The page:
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1934Air Force chief: Test weapons on testy U.S. mobs

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  • Greg Cannon
    Sep 12, 2006
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      I love this quote:
      "If we're not willing to use it here against our
      fellow citizens, then we should not be willing to use
      it in a wartime situation," said Wynne.


      Air Force chief: Test weapons on testy U.S. mobs
      POSTED: 7:56 p.m. EDT, September 12, 2006

      WASHINGTON (AP) -- Nonlethal weapons such as
      high-power microwave devices should be used on
      American citizens in crowd-control situations before
      being used on the battlefield, the Air Force secretary
      said Tuesday.

      The object is basically public relations. Domestic use
      would make it easier to avoid questions from others
      about possible safety considerations, said Secretary
      Michael Wynne.

      "If we're not willing to use it here against our
      fellow citizens, then we should not be willing to use
      it in a wartime situation," said Wynne. "(Because) if
      I hit somebody with a nonlethal weapon and they claim
      that it injured them in a way that was not intended, I
      think that I would be vilified in the world press."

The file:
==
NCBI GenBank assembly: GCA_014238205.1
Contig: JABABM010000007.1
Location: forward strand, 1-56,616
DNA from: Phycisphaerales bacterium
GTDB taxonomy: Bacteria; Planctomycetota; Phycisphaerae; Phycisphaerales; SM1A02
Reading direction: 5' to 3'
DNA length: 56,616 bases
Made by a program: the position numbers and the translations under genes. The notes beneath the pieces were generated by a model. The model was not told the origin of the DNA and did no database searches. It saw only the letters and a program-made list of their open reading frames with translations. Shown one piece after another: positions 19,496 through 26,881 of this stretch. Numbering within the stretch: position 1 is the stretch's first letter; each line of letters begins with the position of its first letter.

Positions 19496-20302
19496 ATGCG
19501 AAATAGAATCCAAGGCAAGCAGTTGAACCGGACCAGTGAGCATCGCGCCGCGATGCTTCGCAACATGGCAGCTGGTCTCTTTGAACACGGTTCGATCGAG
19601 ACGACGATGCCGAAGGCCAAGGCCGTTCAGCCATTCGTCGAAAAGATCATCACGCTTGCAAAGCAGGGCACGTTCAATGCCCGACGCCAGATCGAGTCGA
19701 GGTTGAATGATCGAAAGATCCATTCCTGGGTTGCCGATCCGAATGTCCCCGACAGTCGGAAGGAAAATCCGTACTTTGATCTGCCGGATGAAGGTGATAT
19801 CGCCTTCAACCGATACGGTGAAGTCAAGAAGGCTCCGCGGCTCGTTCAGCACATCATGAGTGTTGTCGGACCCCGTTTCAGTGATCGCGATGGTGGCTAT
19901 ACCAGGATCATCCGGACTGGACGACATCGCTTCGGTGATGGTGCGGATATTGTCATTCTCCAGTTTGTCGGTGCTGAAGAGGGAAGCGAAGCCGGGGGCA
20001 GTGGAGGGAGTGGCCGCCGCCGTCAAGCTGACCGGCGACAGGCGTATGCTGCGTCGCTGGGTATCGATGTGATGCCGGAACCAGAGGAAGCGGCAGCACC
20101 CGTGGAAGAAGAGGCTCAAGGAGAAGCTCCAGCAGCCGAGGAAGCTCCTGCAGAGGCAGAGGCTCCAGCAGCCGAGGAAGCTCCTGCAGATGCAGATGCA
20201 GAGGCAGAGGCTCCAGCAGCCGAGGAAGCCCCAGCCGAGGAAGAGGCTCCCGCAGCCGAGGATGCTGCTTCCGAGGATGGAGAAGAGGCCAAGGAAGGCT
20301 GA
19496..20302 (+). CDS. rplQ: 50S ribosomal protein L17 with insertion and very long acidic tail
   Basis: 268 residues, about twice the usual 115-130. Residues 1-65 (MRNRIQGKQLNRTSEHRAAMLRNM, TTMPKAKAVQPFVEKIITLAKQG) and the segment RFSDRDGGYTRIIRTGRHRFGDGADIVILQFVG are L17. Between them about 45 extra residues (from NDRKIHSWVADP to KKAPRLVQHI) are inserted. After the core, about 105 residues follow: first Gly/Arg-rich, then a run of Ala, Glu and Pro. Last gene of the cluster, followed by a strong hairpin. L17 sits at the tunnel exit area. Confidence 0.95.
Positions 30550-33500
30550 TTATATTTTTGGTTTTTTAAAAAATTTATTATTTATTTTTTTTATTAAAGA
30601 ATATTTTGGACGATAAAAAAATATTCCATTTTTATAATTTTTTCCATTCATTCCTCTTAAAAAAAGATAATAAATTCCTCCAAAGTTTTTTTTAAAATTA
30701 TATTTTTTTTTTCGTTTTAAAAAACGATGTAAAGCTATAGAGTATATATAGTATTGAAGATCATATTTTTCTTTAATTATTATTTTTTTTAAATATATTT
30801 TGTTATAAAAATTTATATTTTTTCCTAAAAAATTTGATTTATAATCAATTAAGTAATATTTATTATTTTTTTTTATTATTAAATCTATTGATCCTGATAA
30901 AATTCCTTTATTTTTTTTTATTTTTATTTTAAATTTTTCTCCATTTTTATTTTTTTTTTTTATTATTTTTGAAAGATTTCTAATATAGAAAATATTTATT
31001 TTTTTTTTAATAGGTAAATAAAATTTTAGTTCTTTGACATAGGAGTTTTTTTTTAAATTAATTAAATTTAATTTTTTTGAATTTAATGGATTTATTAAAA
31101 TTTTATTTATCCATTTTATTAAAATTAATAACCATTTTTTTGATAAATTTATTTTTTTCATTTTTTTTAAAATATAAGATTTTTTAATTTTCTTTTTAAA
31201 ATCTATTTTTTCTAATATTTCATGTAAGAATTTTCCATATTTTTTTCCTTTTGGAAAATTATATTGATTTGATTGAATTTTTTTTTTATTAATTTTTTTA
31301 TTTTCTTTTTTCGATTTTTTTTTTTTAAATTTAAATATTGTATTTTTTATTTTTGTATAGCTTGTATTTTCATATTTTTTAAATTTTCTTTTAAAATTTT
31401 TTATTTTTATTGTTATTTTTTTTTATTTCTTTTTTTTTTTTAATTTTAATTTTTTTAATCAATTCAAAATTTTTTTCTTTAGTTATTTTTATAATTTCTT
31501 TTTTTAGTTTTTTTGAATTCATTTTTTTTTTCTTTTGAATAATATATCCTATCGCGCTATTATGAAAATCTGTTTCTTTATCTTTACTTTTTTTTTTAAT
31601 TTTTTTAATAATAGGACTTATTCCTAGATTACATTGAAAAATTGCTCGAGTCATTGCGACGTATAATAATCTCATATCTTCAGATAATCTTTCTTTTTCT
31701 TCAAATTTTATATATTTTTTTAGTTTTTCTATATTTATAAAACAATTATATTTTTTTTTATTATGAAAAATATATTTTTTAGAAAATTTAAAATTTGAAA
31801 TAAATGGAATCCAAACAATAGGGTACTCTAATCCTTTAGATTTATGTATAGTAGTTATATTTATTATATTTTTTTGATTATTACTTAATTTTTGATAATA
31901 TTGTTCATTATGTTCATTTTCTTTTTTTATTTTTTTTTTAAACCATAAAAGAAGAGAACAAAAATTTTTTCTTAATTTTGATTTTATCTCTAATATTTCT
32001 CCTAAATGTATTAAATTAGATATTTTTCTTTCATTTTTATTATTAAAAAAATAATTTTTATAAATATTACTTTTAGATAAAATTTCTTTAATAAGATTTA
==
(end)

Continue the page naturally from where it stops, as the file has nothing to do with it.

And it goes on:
The Air Force has paid for research into nonlethal
      weapons, but he said the service is unlikely to spend
      more money on development until injury problems are
      reviewed by medical experts and resolved.

      Nonlethal weapons generally can weaken people if they
      are hit with the beam. Some of the weapons can emit
      short, intense energy pulses that also can be
      effective in disabling some electronic devices.

      On another subject, Wynne said he expects to choose a
      new contractor for the next generation aerial
      refueling tankers by next summer. He said a draft
      request for bids will be put out next month, and there
      are two qualified bidders: the Boeing Co. and a team
      of Northrop Grumman Corp. and European Aeronautic
      Defence and Space Co., the majority owner of European
      jet maker Airbus SAS.

      The contract is expected to be worth at least $20
      billion (€15.75 billion).

      Chicago, Illinois-based Boeing lost the tanker deal in
      2004 amid revelations that it had hired a top Air
      Force acquisitions official who had given the company
      preferential treatment.

      Wynne also said the Air Force, which is already
      chopping 40,000 active duty, civilian and reserves
      jobs, is now struggling to find new ways to slash
      about $1.8 billion (€1.4 billion) from its budget to
      cover costs from the latest round of base closings.

      He said he can't cut more people, and it would not be
      wise to take funding from military programs that are
      needed to protect the country. But he said he also
      incurs resistance when he tries to save money on
      operations and maintenance by retiring aging aircraft.

      "We're finding out that those are, unfortunately,
      prized possessions of some congressional districts,"
      said Wynne, adding that the Air Force will have to
      "take some appetite suppressant pills." He said he has
      asked employees to look for efficiencies in their

      The base closings initially were expected to create
      savings by reducing Air Force infrastructure by 24 percent.